WW II letters home, April 5, 1941

In an envelope with an incomplete postal stamp (no date), however April 5 fell on a Saturday in 1941.

Mr & Mrs K.W. Rhoades & Family
4011 North 30th Street
Omaha, Nebraska
Air Mail

Saturday, April 5, [1941]

Dear Folks,

Well here I am again. Imagine you are wondering right now, what has happened and why I haven’t written. Well, I have been pretty busy. We are out to sea now and it is really pretty hard to find time at sea to do any letter writing. We go out for two weeks and then in for three days.

I have also been spending most of my time studying. You see I take my test next Friday. Well, I hope my apology is accepted. I have had a letter from each of you since I’ve written last and was very happy over all of them. We are sending a mail plane in tomorrow so I figured I had better write.

I was glad to hear that things are picking up for you, dad, and I sure hope it continues that way. Gee, I just can’t think of anything to write about for some reason.

Today was payday. I drew $5 as I had drawn a new pair of shoes and that was deducted from the $9 I had coming, leaving $5. You should have received my second allotment check by now. When we get back to the states (if we do) (things are very uncertain) out here every time we go to sea things are so secret the crew doesn’t know where we are headed) that allotment might be able to bring me home on leave, I hope.

Well, Dick, I’m sure glad to hear you are getting along so good at Fred’s and school. I was also glad to hear that Babe [Helene] thinks of me.

Well, I wish I had more to write about but I just can’t think of a thing, and I feel like I need some sleep pretty bad. [I’ve] got the 12 [p.m.] -4 [p.m. shift/watch] coming up tonight. I’ve had it every night we’ve been out, so will close now and will try and write sooner next time.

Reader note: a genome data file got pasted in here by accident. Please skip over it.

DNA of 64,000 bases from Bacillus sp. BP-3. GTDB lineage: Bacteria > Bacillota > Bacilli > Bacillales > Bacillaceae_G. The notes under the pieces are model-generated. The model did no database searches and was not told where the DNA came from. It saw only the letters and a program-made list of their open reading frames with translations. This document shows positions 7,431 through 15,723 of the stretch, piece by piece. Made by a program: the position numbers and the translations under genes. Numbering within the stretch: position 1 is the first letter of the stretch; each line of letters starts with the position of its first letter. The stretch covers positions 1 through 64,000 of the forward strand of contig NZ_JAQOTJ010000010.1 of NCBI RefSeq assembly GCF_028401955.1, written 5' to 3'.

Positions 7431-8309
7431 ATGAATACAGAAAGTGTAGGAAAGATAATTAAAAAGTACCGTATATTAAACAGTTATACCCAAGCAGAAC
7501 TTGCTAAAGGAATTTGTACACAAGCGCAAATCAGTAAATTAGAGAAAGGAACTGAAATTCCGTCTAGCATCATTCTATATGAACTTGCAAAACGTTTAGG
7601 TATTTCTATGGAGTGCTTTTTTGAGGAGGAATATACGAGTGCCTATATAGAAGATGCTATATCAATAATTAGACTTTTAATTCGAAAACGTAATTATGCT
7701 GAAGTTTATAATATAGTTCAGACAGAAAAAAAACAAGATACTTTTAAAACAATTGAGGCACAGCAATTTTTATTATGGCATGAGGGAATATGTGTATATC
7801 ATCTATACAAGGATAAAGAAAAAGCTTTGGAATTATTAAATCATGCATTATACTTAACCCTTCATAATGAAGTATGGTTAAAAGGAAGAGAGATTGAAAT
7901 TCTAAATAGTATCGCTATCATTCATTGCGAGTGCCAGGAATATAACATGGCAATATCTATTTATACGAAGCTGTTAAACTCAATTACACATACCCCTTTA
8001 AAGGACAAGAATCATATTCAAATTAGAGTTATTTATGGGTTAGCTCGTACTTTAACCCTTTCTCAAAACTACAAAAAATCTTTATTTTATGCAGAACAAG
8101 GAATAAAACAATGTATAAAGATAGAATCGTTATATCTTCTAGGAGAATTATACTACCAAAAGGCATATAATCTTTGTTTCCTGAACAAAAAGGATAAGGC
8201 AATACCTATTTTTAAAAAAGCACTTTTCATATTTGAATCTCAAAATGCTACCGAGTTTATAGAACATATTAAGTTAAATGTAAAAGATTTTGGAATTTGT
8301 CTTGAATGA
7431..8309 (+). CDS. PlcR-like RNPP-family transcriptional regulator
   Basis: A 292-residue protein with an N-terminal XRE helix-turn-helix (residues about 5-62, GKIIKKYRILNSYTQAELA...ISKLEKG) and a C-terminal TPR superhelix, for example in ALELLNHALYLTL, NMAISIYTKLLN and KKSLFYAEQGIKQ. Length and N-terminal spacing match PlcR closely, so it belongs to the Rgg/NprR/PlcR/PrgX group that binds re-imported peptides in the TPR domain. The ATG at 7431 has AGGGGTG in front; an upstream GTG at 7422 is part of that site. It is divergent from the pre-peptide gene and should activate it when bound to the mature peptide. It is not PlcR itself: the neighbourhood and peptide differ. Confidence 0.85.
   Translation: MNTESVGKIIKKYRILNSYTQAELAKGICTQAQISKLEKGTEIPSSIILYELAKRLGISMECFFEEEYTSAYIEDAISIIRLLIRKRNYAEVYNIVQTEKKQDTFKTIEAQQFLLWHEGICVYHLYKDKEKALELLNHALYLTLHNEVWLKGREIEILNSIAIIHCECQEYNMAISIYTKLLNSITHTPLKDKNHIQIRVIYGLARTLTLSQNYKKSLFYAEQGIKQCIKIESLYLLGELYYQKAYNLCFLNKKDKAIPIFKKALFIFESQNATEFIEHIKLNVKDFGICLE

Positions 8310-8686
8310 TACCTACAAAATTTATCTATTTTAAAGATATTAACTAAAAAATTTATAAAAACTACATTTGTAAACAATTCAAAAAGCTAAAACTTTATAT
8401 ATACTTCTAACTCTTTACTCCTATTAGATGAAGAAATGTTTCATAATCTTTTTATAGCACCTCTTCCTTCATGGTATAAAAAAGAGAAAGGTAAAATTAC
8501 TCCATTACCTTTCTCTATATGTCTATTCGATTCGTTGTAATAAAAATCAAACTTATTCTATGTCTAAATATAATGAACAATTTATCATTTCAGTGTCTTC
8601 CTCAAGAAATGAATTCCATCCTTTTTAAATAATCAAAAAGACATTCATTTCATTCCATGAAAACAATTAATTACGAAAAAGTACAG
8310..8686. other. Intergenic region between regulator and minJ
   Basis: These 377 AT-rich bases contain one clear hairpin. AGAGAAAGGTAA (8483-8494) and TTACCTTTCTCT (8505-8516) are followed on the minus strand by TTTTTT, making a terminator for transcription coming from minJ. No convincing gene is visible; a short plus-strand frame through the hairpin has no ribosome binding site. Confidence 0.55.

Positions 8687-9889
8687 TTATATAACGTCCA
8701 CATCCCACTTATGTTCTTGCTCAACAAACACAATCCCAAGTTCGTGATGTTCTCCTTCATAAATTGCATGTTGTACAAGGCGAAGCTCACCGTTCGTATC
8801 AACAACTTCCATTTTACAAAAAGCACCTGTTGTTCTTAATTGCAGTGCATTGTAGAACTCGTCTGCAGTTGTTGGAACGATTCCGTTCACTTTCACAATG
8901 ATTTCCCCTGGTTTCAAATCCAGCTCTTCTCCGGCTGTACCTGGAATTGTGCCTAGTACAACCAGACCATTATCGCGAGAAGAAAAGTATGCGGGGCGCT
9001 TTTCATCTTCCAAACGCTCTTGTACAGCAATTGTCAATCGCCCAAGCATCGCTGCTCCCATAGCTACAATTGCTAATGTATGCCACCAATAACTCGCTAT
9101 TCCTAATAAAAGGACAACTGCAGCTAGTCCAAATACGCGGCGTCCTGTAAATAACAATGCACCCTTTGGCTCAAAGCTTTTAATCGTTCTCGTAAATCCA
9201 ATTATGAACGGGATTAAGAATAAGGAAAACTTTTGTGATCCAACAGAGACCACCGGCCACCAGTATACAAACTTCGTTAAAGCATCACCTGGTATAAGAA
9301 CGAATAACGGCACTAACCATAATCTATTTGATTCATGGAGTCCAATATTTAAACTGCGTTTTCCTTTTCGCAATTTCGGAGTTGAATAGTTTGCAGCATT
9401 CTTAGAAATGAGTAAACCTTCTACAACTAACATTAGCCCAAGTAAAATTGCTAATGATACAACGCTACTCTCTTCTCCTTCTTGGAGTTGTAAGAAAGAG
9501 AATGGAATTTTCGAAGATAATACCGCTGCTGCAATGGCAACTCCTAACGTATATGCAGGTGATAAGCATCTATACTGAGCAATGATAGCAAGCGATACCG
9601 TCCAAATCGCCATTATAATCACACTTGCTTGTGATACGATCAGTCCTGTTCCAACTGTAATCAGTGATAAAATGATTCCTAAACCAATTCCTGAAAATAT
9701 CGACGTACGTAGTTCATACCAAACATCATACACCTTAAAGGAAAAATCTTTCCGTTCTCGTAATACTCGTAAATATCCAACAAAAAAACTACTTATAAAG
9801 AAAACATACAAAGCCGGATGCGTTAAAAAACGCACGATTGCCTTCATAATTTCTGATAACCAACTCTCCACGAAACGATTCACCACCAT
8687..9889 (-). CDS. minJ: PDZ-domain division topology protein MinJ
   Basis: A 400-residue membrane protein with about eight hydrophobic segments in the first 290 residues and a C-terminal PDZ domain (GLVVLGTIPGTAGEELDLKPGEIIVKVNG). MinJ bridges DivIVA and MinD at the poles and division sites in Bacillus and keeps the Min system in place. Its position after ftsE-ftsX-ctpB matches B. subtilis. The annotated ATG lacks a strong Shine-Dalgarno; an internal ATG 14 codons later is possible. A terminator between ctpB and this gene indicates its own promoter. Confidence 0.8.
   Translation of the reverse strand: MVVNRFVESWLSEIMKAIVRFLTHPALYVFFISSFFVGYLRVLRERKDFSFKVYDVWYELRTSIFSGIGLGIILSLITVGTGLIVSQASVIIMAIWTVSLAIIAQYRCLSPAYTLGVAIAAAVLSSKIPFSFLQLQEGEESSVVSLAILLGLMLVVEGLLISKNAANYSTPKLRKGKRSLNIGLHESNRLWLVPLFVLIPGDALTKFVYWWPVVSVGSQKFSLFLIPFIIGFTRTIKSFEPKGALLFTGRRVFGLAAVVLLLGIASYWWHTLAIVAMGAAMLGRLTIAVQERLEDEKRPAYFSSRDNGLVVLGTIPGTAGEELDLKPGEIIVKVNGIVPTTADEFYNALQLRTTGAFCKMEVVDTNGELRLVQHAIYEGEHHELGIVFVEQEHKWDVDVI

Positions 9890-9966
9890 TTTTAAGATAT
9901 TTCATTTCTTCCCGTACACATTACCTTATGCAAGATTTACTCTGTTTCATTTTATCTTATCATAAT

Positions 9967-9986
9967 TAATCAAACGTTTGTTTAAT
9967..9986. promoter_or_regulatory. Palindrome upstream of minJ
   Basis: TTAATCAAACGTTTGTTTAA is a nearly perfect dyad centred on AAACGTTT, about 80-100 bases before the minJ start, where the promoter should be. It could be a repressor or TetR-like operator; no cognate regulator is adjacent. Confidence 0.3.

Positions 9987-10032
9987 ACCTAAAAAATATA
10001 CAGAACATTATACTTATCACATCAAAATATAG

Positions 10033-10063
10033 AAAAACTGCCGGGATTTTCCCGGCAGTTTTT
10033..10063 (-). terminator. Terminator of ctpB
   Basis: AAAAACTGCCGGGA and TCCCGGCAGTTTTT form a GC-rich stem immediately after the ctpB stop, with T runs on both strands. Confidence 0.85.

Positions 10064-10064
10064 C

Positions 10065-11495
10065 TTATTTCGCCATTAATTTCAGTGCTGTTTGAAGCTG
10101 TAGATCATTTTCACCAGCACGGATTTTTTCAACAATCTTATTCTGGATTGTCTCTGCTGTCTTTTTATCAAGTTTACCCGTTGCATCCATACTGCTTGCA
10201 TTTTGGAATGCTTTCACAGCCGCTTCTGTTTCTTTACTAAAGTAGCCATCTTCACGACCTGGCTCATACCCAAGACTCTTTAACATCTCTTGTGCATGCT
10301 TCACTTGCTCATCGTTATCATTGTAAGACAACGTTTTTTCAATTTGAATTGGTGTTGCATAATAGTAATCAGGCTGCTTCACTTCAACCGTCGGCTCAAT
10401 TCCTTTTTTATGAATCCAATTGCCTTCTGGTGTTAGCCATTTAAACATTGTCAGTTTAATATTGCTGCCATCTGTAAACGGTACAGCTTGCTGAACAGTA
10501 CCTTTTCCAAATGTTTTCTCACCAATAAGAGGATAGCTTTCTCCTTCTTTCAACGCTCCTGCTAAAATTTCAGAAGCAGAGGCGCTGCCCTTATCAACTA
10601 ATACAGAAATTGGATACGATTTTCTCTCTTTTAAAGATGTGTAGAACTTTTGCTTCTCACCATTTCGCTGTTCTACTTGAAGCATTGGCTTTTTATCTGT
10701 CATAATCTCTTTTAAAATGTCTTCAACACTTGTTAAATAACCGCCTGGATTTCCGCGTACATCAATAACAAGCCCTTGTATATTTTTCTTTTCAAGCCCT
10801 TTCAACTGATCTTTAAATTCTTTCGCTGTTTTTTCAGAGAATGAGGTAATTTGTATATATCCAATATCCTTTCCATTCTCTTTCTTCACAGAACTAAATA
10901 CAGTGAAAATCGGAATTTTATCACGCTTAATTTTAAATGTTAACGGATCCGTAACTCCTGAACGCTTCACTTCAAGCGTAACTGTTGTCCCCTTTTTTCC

Love to all of you and a Happy Easter.


Hope Babe has been a good girl so the Easter Bunny won’t forget her.
Loads of love


Reported widely in the newspapers leading up to and for some time afterwards, on March 11, 1941, Franklin Roosevelt signed the Lend-Lease Bill, which was formally titled “An Act to Promote the Defense of the United States. This allowed the United States to begin distributing goods and services, to include military equipment, to Allied nations as indirect support of their war efforts. This Bill effectively ended the United States’ neutrality in the European conflict.

Silently, the US had been mobilizing the country for its inevitable inclusion in World War II. Earlier in the year, the Navy began restructuring its fleet hierarchy by reviving the Pacific and Atlantic fleet structure. This restructure also initiated the re-assignment of destroyers to Pearl Harbor. In February 1941, these destroyers detected an unidentified submarine in the Pacific near Hawaii. A search ensued but was called off days later, failing to locate and identify the mysterious submarine. The U.S.S. Colorado had begun conducting intensive training exercises (and war games) from Pearl Harbor between January and June 1941.

Clipped from Newspapers.com, Oakland Tribune (Oakland, CA), 9 March 1941, page 5.
Clipped from Newspapers.com, The Daily Notes (Canonsburg, PA)27 Mar 1941, ThuPage 12